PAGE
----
The Dividing Disc

The indexer isn't much use without some dividing plates.  I've made a few for mine.

This is the back side of one of the, and the dividing holes aren't visible here.

Here you can see the dividing holes and the components that make up the disc.
The unit consists of the disc and arbor to mount the disc on, which is then mounted
on the indexer arbor shaft.

The disc is turned to what ever size you need to take an appropriate number of holes for
the project you need to index.  A central hole is drilled and reamed to fit the arbor that the
disc will be mounted on.   On mine, I drilled and tapped two holes to fasten the disc to the
arbor securely.

Here is a method of dividing a strip of paper into a number of equal parts.  This can then be used to
drill your dividing disc.  First of all, you need to cut a strip of paper that is about the width of the dividing
 plate that you want to drill out.  The strip of paper needs to be a little longer than the circumference
of the plate.  Then wrap the strip around the plate snugly, and use a razor to cut straight across where
 the two ends of the strip of paper overlaps on the circumference of the blank dividing plate.
You will then have a strip of paper that is the same length as the circumference of your dividing plate.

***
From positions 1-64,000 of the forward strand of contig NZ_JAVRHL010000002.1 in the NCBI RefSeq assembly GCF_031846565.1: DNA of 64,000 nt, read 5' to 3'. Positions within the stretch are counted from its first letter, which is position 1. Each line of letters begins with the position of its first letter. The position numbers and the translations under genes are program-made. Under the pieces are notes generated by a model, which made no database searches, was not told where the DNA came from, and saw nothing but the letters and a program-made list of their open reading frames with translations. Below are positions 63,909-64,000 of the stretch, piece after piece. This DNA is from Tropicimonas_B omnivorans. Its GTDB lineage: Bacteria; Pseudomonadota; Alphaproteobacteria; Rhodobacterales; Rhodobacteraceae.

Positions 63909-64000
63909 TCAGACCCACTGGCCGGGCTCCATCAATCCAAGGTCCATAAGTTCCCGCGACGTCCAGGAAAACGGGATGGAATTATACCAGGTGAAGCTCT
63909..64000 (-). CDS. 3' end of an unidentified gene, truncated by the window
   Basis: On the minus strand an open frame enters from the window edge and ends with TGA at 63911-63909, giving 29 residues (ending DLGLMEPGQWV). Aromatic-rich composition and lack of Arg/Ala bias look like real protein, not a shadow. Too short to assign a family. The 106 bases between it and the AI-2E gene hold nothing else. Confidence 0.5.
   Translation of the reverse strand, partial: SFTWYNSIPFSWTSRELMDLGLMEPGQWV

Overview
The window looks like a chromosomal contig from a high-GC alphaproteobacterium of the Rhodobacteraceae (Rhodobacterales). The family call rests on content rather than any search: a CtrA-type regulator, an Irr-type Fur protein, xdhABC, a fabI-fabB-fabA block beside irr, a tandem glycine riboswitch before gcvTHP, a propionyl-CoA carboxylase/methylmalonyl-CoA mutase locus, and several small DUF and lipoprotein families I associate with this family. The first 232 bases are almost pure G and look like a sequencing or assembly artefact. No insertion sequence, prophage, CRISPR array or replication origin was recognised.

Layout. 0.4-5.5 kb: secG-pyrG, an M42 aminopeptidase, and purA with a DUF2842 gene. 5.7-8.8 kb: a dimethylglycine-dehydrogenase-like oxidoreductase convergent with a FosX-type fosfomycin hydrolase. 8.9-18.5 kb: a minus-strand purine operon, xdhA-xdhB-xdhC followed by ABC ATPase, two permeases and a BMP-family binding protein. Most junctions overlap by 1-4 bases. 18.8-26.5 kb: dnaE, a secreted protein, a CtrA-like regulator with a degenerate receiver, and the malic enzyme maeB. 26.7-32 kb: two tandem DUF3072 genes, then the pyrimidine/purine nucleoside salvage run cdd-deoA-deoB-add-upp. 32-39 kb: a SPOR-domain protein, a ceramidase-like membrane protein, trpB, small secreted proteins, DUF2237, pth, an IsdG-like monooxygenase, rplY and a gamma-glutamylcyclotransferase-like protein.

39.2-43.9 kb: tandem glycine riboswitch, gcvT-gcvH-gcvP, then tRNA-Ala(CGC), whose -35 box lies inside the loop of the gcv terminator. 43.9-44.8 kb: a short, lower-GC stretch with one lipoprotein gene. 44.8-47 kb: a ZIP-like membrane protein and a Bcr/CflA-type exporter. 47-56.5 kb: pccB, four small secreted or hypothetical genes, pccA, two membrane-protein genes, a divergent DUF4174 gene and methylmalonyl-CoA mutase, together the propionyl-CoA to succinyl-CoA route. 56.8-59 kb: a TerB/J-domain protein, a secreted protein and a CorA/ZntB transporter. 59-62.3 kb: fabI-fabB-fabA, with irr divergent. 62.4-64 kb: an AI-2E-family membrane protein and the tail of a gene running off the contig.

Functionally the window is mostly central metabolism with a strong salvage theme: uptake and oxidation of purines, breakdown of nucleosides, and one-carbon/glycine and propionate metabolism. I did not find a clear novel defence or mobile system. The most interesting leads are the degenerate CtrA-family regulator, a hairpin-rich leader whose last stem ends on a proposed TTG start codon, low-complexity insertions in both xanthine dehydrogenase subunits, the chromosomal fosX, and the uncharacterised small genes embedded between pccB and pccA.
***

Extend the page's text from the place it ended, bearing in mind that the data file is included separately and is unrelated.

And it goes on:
You now need to tape the strip to a flat surface, using a little piece of tape at each end.  The strip
of paper is represented by item 1 in the drawing. 
Now take a square, and with one leg of the square along the bottom of the strip of paper, draw a
line as in item 2 in the drawing.
Now you can use any kind of rule that is marked with enough increments to lay out your strip of paper
with perfectly spaced marks.  In the drawing, the strip of paper will be marked with 50 equally spaced
increments.  Use tape or clamps to hold down your measuring rule (#3) and then run your square along
the bottom edge of your strip of paper, marking it at each desired increment from the rule.
Once this is done, use rubber cement to attach the strip to the circumference of the blank dividing disc.
You can then mount the disc to the indexer, and using any kind of convenient pointer, drill out the
dividing holes in the disc with a center drill. 
Using this method you can get any number of dividing holes needed for your disc.

Once you have your dividing strip of paper marked out, it is attached to the circumference of the
disc, and drilled at each marked increment.  The brass strip you see pointing up above the disc
is what I used to index the marks on the strip of paper around the disc.  Be sure to tighten down
the lock studs in the indexer before drilling each hole.  Then loosen them, rotate the disc to the
next mark, and tighten them again.

When you do get around to drilling the indexing holes in the plate, use a magnifying glass
to help you make accurate divisions.

So, I got a Taig..
(The start of my little machining section)
(home page)

copyright Dean Williams
Feb 2000